A new tool helps the City of Santa Fe, New Mexico assess wildfire and populations at risk.
Identify neighborhoods in six Great Lakes cities that meet socioeconomic vulnerability criteria.
Updated: The Community Planning Assistance for Wildfire program now helps 30 communities reduce wildfire risk through improved land use planning.
County governments, fire districts and service areas, and landowners have many opportunities to reduce wildfire risk in the wildland-urban interface through land use planning tools and strategies, though challenges in Montana’s regulatory framework remain.
Lack of access to a vehicle, poverty, and disabilities, can make evacuation difficult or impossible for some households.
A lack of land use planning amplified the devastation from Hurricane Harvey. Wildfire-prone communities should take note.
This story map provides Taos County residents with information about the ecological role of fire, the region’s wildfire risk, forest restoration projects, and emergency preparedness.
Wildfire experts outline key science insights important to inform policy discussions and development while reducing future risks and costs.
The wildfires that burned the edge of the Great Smoky Mountains National Park devastated nearby communities and underscore the need to reduce the risks and costs of future catastrophic events.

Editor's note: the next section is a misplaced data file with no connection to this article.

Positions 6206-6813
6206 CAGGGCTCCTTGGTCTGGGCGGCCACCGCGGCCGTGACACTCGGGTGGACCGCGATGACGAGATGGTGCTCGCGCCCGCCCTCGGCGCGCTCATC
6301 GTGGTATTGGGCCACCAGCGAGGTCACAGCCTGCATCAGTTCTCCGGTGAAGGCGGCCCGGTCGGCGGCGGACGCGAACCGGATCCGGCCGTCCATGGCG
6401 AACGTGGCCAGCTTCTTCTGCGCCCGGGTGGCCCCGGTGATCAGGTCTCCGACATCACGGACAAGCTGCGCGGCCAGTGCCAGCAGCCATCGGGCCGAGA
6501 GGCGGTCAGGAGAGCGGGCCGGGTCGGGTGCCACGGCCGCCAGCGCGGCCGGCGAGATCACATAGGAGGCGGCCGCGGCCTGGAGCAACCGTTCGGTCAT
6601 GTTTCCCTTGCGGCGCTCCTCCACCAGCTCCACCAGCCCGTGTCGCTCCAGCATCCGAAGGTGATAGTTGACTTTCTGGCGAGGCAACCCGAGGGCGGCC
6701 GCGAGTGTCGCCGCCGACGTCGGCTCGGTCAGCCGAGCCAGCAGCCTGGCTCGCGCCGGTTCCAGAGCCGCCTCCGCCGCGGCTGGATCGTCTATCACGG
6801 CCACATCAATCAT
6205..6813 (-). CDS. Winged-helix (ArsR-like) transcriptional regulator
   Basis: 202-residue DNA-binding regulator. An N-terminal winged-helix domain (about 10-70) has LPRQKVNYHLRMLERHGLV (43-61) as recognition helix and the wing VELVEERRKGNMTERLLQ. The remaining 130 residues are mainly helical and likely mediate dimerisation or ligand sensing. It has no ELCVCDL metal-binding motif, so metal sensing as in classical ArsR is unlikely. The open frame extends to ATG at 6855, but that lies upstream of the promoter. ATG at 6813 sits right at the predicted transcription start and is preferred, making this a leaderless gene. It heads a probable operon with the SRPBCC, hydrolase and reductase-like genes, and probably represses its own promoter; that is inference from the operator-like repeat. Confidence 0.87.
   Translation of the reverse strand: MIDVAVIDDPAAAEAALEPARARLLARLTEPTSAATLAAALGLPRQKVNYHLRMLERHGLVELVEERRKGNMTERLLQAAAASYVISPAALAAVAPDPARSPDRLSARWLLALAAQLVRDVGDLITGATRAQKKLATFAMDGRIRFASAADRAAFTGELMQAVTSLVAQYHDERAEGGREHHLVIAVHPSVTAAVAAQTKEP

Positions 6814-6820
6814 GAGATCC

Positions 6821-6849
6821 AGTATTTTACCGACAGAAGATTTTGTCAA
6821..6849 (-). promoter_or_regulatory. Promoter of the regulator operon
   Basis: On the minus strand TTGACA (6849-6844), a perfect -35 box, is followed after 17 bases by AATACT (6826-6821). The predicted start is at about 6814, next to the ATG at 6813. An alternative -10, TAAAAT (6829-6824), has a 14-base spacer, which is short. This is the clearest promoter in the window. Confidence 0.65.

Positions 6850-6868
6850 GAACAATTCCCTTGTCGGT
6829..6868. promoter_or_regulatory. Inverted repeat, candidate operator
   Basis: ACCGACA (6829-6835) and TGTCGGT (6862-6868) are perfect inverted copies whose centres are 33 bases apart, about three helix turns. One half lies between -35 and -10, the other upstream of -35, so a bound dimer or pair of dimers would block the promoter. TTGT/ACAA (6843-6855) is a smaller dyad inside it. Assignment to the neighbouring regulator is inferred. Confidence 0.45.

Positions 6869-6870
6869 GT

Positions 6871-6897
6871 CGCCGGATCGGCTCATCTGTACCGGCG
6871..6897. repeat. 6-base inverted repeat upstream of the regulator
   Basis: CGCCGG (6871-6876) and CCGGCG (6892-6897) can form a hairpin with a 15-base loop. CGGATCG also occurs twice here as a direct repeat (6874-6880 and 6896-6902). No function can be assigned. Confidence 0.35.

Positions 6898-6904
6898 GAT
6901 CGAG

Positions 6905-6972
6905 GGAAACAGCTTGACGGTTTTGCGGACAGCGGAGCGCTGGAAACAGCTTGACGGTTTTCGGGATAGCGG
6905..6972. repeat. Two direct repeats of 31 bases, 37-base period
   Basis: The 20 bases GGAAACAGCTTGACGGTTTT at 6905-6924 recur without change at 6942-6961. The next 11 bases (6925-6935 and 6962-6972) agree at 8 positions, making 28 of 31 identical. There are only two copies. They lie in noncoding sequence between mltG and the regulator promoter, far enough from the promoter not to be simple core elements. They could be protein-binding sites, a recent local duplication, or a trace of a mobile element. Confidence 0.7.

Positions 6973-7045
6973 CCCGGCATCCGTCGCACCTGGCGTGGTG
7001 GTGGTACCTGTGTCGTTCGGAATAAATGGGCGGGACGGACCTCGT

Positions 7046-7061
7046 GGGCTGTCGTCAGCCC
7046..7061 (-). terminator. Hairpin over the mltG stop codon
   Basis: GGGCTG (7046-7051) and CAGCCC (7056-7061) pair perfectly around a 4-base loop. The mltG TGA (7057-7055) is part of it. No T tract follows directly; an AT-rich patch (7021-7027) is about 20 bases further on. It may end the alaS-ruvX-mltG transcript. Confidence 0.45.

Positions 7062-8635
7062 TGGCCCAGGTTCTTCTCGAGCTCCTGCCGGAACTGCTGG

It is unlikely that insurance rates and policies alone will determine whether or not a landowner decides to build a new home on wildfire-prone land.
Mapping and understanding communities at risk from wildfires just became easier with a new interactive tool generated by Headwaters Economics.
This summary highlights the major research Headwaters Economics has conducted concerning controlling fire suppression costs, state case studies, and the growth of homes in the WUI.
Five urban areas in the West and Southwest are taking steps to mitigate wildfire risks and costs through the perspective of land use planning.
Case studies show how five urban areas in the West are using innovative land use planning tools to adapt to the increasing risks from wildfires.
The High Divide region, recognized as one of the most intact biological areas in the lower 48 states, is attracting many new residents and home construction is changing the landscape.
Wildfires increasingly are threatening urban areas—often repeatedly—putting more homes, lives, infrastructure, and other resources at risk.
This report outlines a number of solutions to alter the pace, scale, and pattern of future development in the Wildland-Urban Interface.
Wildfires pose a growing threat to many communities. As more development occurs near wildfire-prone lands, there is a growing need to reduce risk through improved land use policies and tools.
A sample of research and free tools available to help communities better understand the potential socioeconomic impacts of climate change.
This paper reviews the experience of national floodplain management programs to draw lessons for new approaches to reduce the costs and risks posed by wildfire to properties in the Wildland-Urban Interface.